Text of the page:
To better budget, the CFO said: “I had set up monthly calls for service providers. For the first time they have to stick to a budget. It is a half hour call. If they are going to exceed the budget, they have to call us. It’s a recognition that ‘guys, we’re watching you’. It’s changing the mindset more than anything else, that they don’t have a blank check.”
If the LP is not hooked by the fifth page, you’re out. LPs are essentially saying tell me what’s compelling about you.
James Stevenson, ABS Capital Partners
CFOs are also concerned with complying with new regulations passed in the US this summer. Most firms will face a heavier burden on the compliance front. Every investment we’d done. Had we done well because of EBITDA growth, debt reduction, multiple expansion? We had all that information, but still, when you have to package it all up and make it look right”, that takes a lot of work Michael Thonis, Charlesbank Capital Partners
President Barack Obama signed off on legislation 21 July that will require private equity and real estate managers with more than $150 million in assets to register with the SEC by July 2011.
Under the new registration requirements, private equity firms will need to establish formal compliance policies to outline how they would deal with potential conflicts of interest. Registration also means firms need to designate or hire a compliance officer, as well as face regular inspections by the SEC.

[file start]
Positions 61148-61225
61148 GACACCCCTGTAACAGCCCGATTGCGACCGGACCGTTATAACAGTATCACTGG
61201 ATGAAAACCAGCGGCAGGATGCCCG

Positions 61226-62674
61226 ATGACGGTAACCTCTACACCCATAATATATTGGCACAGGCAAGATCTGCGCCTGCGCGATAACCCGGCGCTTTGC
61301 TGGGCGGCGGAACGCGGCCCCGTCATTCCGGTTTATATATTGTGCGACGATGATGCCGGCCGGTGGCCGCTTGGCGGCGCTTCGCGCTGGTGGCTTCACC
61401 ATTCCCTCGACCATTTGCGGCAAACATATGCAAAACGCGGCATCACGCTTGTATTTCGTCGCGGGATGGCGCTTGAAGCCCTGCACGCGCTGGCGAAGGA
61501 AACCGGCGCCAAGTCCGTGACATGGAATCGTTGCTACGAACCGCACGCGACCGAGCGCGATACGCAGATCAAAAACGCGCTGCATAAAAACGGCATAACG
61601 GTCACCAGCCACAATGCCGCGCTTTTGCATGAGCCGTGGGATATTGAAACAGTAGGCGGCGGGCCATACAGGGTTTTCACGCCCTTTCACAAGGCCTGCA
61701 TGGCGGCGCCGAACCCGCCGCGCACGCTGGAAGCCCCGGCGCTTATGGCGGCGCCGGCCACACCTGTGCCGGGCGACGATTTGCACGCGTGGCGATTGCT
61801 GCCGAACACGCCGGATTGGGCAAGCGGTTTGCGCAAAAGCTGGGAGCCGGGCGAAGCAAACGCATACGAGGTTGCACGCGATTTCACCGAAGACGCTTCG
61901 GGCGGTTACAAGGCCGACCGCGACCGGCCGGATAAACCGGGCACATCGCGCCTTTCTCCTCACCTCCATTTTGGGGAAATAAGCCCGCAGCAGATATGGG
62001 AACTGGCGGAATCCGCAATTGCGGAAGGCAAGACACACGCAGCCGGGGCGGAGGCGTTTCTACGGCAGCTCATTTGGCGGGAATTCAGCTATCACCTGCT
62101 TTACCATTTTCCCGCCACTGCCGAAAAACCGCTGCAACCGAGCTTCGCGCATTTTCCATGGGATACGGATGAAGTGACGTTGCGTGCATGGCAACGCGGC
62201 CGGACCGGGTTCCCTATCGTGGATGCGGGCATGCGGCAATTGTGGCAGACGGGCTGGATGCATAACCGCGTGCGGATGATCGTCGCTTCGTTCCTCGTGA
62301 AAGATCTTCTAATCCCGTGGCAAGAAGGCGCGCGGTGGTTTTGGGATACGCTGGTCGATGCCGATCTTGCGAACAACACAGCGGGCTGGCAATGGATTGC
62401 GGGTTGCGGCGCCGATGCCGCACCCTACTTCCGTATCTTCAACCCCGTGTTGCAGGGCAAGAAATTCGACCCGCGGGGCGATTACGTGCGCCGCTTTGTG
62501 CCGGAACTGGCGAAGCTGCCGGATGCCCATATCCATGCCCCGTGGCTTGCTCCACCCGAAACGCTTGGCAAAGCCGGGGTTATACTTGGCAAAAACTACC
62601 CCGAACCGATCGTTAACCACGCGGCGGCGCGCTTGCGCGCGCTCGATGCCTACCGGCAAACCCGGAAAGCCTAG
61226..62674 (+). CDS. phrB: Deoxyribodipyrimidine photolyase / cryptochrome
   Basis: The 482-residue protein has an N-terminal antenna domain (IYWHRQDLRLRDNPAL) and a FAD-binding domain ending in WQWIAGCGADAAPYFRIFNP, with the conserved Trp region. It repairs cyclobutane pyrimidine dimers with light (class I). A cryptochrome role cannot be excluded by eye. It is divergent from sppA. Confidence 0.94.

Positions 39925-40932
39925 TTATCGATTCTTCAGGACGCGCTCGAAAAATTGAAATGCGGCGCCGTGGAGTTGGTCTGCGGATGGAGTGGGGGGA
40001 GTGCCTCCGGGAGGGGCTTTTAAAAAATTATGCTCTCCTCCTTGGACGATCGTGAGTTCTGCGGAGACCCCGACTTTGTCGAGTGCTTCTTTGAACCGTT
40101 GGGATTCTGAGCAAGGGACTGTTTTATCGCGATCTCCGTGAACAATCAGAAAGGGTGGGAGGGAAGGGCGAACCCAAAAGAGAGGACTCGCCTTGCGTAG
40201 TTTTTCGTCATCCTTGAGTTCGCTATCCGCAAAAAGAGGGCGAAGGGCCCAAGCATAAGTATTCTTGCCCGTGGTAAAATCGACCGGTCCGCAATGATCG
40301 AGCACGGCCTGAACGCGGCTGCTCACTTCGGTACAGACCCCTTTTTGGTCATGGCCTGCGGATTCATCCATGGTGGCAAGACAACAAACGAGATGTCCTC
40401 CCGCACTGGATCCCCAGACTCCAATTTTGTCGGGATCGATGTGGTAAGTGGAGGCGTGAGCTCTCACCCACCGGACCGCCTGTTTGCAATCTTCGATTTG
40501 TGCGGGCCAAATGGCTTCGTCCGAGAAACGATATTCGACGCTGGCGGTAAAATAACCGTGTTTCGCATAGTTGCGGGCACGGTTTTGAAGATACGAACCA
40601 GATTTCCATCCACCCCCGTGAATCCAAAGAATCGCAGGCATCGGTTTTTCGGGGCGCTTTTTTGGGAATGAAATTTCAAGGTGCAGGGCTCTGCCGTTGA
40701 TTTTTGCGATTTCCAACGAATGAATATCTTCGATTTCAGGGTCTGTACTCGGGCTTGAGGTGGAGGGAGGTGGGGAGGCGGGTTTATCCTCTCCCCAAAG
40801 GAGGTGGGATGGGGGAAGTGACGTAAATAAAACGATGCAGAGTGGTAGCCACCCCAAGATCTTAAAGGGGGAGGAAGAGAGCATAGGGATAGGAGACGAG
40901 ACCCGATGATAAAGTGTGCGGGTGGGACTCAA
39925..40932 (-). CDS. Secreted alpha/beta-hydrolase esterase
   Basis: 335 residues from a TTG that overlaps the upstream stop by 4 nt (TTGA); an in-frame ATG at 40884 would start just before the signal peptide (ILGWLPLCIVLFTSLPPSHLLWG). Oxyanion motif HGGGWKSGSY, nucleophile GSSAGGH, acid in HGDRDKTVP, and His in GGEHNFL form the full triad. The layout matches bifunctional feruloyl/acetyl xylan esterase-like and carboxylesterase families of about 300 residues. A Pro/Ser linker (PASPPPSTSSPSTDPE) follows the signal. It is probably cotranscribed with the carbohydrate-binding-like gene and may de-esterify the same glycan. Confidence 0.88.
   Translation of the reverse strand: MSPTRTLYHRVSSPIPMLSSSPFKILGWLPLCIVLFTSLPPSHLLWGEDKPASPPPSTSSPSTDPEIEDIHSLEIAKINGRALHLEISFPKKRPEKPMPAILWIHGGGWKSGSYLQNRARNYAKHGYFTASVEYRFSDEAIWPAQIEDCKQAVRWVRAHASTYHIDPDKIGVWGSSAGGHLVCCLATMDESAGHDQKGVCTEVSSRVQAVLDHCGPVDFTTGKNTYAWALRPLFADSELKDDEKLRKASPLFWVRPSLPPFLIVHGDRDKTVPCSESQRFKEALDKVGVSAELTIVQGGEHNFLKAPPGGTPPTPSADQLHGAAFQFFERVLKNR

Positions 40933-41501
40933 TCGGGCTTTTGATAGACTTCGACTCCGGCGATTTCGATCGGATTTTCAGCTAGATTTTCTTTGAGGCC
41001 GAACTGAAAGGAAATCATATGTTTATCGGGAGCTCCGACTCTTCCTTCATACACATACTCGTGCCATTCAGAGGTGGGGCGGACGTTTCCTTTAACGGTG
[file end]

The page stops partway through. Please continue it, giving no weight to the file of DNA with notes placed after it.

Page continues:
Gearing up for compliance, costs can be significant and require careful planning. “With respect to direct costs, you need to evaluate the people that you need and the advisors that you need. We needed to hire staff; we had to beef up our compliance team,” says a CFO. “Before we registered we had to plot all that out and we were prepared for the additional costs.”
The so-called “Volcker rule” is also included in the law, which will limit banks’ proprietary trading activities with regard to private equity funds. The rule forces banks to hold no more than 3 percent of a private equity fund’s capital.
Former Federal Reserve chairman Paul Volcker developed the rule, which originally called for US banks to choose between running private equity and private equity real estate operations and taking deposits. Banks will have seven years to comply with the rule.
Another headache for CFOs to consider – required SEC registration will also add work to fundraising. Registration as an investment advisor will add more work to the fundraising function, as the PPMs and other marketing materials will have to conform to the new compliance rules. Many GPs will be surprised to find that things they used to publicly say and write about their firms are not allowed in a compliant marketing environment.